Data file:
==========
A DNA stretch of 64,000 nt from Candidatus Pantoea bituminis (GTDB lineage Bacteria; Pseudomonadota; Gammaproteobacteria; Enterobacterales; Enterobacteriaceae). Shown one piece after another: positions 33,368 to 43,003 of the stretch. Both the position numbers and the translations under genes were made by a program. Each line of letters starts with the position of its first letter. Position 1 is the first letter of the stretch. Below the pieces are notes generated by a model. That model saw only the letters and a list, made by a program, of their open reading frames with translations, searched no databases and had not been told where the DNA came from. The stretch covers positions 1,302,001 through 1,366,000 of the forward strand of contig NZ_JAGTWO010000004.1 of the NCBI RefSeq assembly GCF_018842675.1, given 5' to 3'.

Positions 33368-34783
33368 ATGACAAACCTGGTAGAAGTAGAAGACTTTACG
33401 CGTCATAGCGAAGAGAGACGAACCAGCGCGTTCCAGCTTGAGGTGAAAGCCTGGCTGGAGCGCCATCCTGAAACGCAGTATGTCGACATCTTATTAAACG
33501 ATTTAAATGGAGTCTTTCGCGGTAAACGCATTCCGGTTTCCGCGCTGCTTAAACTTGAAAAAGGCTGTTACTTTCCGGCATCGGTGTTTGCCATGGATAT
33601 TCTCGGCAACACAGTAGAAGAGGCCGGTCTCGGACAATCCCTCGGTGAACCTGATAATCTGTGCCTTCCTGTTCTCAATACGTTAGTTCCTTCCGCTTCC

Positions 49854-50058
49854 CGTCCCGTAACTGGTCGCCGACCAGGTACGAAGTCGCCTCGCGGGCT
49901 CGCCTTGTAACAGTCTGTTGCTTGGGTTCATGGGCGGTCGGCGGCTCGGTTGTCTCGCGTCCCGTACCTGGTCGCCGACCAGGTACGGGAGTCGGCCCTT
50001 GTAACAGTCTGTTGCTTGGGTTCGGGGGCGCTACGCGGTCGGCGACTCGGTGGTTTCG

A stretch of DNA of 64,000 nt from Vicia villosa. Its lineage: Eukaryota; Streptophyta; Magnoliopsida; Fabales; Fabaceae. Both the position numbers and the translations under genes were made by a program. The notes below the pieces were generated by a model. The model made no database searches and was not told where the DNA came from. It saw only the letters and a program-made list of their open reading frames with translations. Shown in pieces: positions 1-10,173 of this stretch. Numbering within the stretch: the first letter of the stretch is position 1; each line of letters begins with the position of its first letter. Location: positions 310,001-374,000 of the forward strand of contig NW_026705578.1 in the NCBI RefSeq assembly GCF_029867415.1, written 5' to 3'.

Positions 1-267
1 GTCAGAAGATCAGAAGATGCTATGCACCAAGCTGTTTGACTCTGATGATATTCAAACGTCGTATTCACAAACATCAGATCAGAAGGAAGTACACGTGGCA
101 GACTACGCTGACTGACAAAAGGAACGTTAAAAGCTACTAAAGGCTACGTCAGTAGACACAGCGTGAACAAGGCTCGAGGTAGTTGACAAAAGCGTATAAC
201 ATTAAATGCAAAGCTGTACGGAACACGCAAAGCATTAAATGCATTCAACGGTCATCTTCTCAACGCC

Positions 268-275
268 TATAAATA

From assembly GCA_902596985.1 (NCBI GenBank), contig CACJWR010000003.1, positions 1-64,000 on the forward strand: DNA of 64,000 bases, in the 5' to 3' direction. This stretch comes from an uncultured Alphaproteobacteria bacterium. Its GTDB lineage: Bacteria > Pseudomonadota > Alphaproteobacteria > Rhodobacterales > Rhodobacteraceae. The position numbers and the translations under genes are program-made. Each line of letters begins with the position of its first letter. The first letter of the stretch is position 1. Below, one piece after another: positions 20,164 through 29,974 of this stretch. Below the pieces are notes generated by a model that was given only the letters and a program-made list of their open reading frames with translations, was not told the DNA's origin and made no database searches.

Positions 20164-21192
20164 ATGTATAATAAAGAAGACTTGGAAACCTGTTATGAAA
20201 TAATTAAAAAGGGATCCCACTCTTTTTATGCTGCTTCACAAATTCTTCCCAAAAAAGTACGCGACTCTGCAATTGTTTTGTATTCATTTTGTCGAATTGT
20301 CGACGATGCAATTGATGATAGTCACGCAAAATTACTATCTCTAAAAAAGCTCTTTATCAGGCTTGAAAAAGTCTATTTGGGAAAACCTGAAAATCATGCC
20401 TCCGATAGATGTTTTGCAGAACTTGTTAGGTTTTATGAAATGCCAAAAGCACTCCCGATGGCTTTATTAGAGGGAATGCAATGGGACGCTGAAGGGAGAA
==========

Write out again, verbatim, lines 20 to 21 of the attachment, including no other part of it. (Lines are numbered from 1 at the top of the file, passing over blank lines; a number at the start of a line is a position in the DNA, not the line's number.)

20164 ATGTATAATAAAGAAGACTTGGAAACCTGTTATGAAA
20201 TAATTAAAAAGGGATCCCACTCTTTTTATGCTGCTTCACAAATTCTTCCCAAAAAAGTACGCGACTCTGCAATTGTTTTGTATTCATTTTGTCGAATTGT